Humanitarian Profile - 2012

Report
from Government of Uganda
Published on 21 Dec 2011 View Original

STRUCTURE OF THE UGANDA HUMANITARIAN PROFILE 2012

PART 1. CONTEXT OVERVIEW INTRODUCTION

The Uganda humanitarian profile 2012 is the second version after a decision was made to end the Consolidated Appeals Process (CAP) in Uganda. It builds on the humanitarian profile for 2011 to provide an update on the humanitarian issues in the country. This is both a preparedness and resource mobilization tool which is updated every year to inform government and the humanitarian community on key humanitarian issues in the country.

Western Uganda continues to be of minimal humanitarian concern at this point but the region also hosts refugees. Congolese refugees, in particular, are unlikely to return home in the near future given the fact that conflict continues in the east of the Democratic Republic of the Congo (DRC). In fact, fresh influxes are likely should the conflict continue or deteriorate. The discovery and development of oil reserves in western Uganda could also increase political tensions with local communities in western Uganda. Local opposition has already arisen over land rights and forced displacement, the oil development companies’ employment of foreigners rather than natives, and concerns over how the wealth will be distributed.

Internal conflicts, drought, floods, historical marginalization, poor infrastructure, and diseases still affect the Karamoja region, with significant impacts on human welfare and quality of life.

The sub‐region has the lowest human development indices in the country. Human rights concerns remain prominent as a result of the UPDF’s disproportionate use of force and violations during cordon and search operations associated with the forced disarmament programme. Nearly 80% of the population experiences some degree of food insecurity, mainly due to unreliable rainfall. The seven districts of Kaabong, Abim, Kotido, Nakapiripirit, Amudat, Napak and Moroto, are all located within a "red" food security zone, according to a recent government assessment. WFP, working with the government's Karamoja Productive Assets Programme to increase household incomes and create assets, provided targeted relief food to the 140,000 extremely vulnerable persons in 2011. Malnutrition rates however, remained high in this region.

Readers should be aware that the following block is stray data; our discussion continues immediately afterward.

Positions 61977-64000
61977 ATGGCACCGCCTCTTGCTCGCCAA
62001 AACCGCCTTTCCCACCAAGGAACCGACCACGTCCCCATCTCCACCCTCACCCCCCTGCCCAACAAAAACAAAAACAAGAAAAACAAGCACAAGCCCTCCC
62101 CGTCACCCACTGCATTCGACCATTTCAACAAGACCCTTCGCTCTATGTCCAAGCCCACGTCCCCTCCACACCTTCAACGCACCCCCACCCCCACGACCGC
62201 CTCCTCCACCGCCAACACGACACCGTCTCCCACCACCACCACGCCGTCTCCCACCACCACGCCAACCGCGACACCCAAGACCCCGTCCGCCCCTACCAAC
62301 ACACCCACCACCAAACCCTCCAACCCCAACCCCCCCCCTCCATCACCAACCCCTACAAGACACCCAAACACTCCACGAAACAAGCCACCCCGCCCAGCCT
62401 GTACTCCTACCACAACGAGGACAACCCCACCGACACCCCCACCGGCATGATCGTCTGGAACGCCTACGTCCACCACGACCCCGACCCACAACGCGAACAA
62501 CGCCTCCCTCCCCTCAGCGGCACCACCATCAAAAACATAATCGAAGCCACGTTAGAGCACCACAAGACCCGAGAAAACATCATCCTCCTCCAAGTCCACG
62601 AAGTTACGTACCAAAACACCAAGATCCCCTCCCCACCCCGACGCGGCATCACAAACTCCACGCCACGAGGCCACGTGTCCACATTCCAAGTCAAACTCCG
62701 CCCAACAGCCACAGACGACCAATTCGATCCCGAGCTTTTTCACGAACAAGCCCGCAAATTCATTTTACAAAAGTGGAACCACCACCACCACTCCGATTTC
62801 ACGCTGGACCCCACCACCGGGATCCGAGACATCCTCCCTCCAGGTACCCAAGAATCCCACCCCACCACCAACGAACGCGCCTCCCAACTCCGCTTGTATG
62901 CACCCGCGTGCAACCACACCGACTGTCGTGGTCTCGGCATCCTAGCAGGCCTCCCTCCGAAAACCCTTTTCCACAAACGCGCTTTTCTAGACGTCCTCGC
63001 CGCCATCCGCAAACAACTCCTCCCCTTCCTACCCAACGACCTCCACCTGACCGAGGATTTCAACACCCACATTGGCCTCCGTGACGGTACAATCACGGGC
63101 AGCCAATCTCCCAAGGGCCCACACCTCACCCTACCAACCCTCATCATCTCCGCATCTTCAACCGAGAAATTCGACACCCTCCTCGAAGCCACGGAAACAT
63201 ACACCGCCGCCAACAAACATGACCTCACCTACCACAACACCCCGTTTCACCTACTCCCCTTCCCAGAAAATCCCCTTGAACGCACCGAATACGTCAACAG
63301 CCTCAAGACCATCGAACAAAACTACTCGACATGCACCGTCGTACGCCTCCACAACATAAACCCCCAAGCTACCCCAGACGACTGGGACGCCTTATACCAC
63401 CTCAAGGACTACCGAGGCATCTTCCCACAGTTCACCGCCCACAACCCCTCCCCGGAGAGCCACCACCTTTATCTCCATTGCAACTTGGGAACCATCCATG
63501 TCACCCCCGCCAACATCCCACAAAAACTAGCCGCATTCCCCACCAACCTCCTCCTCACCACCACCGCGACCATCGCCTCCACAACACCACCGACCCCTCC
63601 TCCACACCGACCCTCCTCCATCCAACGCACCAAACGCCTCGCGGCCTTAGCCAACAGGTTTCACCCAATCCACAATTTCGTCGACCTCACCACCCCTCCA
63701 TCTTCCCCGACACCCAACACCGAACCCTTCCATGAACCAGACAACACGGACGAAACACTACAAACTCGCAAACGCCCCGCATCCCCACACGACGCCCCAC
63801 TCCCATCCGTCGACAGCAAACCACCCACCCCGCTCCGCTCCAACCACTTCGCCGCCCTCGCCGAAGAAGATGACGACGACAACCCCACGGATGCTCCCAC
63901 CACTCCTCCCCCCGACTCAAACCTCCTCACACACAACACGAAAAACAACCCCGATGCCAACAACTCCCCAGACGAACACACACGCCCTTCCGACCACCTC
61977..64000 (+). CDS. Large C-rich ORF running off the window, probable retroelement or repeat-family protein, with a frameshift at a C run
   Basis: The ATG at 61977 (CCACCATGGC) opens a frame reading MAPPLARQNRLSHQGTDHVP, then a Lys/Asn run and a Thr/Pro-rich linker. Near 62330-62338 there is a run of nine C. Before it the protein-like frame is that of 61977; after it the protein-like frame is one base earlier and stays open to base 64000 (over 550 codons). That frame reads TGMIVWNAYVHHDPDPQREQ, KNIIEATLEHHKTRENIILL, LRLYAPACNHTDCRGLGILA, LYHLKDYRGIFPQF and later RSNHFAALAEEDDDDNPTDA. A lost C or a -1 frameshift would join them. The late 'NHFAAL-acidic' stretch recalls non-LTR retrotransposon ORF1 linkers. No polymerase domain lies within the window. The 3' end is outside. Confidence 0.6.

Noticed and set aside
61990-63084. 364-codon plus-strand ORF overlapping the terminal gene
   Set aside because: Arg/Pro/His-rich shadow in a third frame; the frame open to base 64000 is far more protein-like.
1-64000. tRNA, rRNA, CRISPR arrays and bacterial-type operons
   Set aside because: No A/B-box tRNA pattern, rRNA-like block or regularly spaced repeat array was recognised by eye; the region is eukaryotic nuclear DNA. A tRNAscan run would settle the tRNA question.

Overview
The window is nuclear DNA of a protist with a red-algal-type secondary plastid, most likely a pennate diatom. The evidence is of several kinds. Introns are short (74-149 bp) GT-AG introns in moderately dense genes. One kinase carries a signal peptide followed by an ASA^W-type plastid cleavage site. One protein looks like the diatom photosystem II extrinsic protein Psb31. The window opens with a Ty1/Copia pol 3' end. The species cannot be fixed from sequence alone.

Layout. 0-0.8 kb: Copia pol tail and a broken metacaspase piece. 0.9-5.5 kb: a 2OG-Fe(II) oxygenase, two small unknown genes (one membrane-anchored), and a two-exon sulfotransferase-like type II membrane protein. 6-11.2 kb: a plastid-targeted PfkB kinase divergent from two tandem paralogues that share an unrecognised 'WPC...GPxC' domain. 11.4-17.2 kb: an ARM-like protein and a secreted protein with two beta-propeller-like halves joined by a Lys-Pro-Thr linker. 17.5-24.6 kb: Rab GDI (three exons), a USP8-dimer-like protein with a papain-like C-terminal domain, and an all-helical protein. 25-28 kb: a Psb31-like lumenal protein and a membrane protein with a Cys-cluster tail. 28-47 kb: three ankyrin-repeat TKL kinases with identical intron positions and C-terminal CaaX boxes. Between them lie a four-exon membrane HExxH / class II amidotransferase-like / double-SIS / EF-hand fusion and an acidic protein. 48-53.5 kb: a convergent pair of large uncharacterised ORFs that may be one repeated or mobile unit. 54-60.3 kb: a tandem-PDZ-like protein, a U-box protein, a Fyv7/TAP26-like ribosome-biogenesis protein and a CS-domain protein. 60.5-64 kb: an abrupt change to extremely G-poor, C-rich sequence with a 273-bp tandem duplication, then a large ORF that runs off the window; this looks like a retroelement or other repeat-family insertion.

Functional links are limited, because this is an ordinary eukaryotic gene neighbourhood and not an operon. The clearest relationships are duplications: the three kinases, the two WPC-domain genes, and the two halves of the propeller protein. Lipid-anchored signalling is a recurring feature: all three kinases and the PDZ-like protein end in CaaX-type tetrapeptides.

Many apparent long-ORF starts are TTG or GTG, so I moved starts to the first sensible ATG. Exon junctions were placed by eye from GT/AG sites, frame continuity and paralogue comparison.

In Acholi sub‐ region, Residual IDPs persist in the Acholi sub‐region even as the development phase begins. Five years after the signing of the Cessation of Hostilities Agreement between GoU and the Lord’s Resistance Army (LRA), the majority of IDPs have left the camps. More than 98% of the 1.8 million IDPs who lived in camps at the height of the conflict have returned to their areas of origin or have resettled in new locations. The sustainability of returns, however, remains in doubt. Despite the peace and stability in the region since 2006, returns have outpaced recovery planning and implementation. Most IDPs have returned to areas offering few basic services such as water, health care and education. Current and planned efforts notwithstanding, there is general agreement that it will take many years to rehabilitate northern Uganda.

The Elgon and Teso sub‐regions are suffering from landslides and floods, drought and famine, conflicts and cattle raiding. This vulnerability to floods, compounded by unpredictable weather patterns and Karamojong cattle raiding, continues to negatively impact the livelihood security of people at community and household levels in the sub region. While internal displacement has ended in Teso, several factors are undermining sustainable resettlement and recovery. Gaps in social service provision and limited livelihood opportunities continue to hamper the quest for durable solutions. A big number of people have been affected by mudslides and displaced by floods across eastern Uganda during the months of August and September 2011 following torrential rains that submerged homes and devastated villages. Government has resettled 602 house hold from the region, but the resettling and recovery programme is far away to be completed.

The humanitarian profile will be a living document which will be regularly updated to reflect evolving situation in the country. The Department of Disaster Preparedness in the Office of the Prime Minister spear headed the development of this version on the humanitarian profile and it will continue to coordinate the regular update of the document.